MEDFORD, Ore. – Even in this age of electric cars and autonomous driving, America’s car culture continues to thrive, and one of the biggest reasons is that our hobby offers something for everyone. No matter what your personal taste in cars, -- classics, sports, hot rods, exotics, customs, muscle, tuner, American or European -- there is space in the autosphere for all of us. And nowhere is the personality and individuality of the automobile owner more visible than at a traditional rod and custom show.
Medford, Oregon, recently hosted its 42nd Rod and Custom Show at the local Expo Center. More than 250 cars and dozens of vendors were on hand for the annual show. As always, there were automotive products and demonstrations, parts suppliers, fabricators, paint and upholstery shops represented during this regional gathering of enthusiasts. Of equal importance, the event raised over $16,000 for the local chapter of Skills USA.
A Rod and Custom Show is as far from a Concours d’Elegance as noon is from midnight when it comes to expressing car owners’ tastes and styles. The cost and quality of a paint job may be the same at either type of show, but at a rod and custom show, its relevance to the original color (or rolling stock, or engine, or body originality) are of no consequence. Likewise, interior quality and detail is about personal taste and not about how accurate the materials used and stitching are to the original manufacture. And of course at a rod and custom show, chrome is an accepted and appreciated condiment almost anywhere on a car, and major reconstruction including engine swaps are the norm.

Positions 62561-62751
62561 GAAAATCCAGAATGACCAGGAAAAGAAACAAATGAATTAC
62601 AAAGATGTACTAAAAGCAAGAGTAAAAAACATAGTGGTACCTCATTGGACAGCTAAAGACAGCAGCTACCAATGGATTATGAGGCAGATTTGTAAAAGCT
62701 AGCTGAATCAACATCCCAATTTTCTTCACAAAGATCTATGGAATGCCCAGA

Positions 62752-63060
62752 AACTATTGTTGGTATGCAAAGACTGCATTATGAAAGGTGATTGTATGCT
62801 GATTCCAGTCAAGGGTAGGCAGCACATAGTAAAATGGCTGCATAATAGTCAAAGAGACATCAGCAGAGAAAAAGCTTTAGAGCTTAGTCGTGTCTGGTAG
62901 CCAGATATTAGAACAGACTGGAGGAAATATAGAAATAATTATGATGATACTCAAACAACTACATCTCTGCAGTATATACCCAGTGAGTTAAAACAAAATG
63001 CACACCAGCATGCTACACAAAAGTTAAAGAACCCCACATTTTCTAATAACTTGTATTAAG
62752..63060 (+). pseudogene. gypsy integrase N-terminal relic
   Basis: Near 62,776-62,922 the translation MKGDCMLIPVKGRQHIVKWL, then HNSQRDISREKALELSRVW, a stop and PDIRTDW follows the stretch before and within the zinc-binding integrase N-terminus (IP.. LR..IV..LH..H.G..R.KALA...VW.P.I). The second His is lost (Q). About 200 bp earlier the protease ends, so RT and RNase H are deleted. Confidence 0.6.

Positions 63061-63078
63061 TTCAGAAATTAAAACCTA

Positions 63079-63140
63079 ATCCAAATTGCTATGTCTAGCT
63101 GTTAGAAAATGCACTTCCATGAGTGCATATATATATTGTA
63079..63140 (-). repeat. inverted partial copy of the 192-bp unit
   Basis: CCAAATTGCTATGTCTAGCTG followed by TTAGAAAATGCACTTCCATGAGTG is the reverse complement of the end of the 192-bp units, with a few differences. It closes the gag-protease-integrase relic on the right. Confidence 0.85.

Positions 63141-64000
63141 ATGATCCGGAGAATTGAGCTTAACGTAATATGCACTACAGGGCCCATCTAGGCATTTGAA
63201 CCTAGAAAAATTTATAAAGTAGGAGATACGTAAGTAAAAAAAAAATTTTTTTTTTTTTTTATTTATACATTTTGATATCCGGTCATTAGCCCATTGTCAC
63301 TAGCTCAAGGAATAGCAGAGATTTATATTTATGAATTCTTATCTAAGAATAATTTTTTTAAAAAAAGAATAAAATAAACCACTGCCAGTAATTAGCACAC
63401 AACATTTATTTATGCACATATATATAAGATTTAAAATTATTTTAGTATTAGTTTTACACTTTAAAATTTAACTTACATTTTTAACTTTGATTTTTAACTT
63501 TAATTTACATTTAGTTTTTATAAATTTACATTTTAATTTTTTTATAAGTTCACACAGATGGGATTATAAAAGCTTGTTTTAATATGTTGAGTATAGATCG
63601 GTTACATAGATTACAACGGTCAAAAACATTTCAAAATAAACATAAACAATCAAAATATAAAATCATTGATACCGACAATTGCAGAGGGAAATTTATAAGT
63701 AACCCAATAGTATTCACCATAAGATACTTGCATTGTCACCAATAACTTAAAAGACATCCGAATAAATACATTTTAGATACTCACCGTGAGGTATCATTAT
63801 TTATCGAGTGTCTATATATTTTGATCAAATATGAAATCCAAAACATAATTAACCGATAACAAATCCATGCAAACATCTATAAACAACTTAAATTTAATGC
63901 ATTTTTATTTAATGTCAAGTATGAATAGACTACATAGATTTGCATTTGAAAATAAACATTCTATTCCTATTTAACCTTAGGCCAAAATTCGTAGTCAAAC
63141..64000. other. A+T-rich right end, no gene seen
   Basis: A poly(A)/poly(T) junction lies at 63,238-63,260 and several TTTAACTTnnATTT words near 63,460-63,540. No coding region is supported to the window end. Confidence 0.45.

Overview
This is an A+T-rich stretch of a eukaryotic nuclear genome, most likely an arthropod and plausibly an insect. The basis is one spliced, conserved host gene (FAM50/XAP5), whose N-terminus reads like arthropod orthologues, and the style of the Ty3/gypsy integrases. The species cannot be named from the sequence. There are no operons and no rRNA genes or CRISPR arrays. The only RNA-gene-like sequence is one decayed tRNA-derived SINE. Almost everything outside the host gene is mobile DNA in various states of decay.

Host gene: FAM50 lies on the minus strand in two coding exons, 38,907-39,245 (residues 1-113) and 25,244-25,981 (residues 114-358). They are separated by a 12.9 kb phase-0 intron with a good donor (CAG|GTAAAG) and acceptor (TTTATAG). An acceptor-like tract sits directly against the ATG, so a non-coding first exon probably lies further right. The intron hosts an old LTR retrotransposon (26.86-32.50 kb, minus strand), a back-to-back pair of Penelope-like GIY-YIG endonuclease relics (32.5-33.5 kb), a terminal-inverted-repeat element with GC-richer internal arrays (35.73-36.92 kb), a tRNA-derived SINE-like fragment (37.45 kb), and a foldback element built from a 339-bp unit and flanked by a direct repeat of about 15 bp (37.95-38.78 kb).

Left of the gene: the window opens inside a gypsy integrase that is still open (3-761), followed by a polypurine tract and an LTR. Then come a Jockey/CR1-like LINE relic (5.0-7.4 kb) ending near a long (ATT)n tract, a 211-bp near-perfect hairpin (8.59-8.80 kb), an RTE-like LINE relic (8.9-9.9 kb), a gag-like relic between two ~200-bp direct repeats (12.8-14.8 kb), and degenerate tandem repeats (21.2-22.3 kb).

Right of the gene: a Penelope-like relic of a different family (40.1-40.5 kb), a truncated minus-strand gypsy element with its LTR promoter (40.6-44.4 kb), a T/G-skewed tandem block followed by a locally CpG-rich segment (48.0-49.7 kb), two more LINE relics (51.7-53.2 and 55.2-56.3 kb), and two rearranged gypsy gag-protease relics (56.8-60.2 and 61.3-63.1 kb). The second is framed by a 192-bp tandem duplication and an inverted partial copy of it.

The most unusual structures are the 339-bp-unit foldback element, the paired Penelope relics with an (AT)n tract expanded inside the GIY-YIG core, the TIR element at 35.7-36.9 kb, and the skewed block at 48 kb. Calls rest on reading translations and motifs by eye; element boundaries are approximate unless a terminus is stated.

Not surprisingly, the Ford footprint at Medford’s 2019 Rod and Custom Show was substantial, perhaps making up as much as half the show entrants. Thanks in part to Ford Motor Company’s 116 years of product heritage and its impact on the hot rod and muscle car culture over the years, Ford and Ford-powered rides at the event spanned many decades. They ranged from the Model A hot rod to the somewhat obvious ’66 Mustang to the F100 pickup and the ’56 T-Bird. Two cars that really stood out (as somewhat unexpected at this kind of show) were a rodded ’40 Lincoln and a ’60 Edsel.
As at most any hot rod show, there were plenty of Ford T’s, coupes, sedans and convertibles to see from every era. Also proudly displayed were many of Ford’s famed engines, from Flatheads to small- and big-block V-8s decked out in great detail. It seemed as if Fords were everywhere.
On any and every level, the 2019 edition of Medford’s Rod and Custom Show was a success, from both the organizers and participants’ point of view. Certainly the quality and diversity of cars was exceptional, and that’s one of the main attractions to most show-goers.
Some of us are omnivores when it comes to cars; we like everything, but clearly have our favorites. It’s just like with art or music. Something may not be your favorite, but you have to appreciate the talent that goes into making it. This show had enough Dearborn hardware to make any Ford lover happy, plus enough other “something for everyone” (ever seen a Maserati Mistral?) to please the tastes of every other attendee as well. It’s what keeps the collector car hobby so near and dear to our hearts.
FORD PERFORMANCE PHOTOS / COURTESY KIRK GERBRACHT and MATT STONE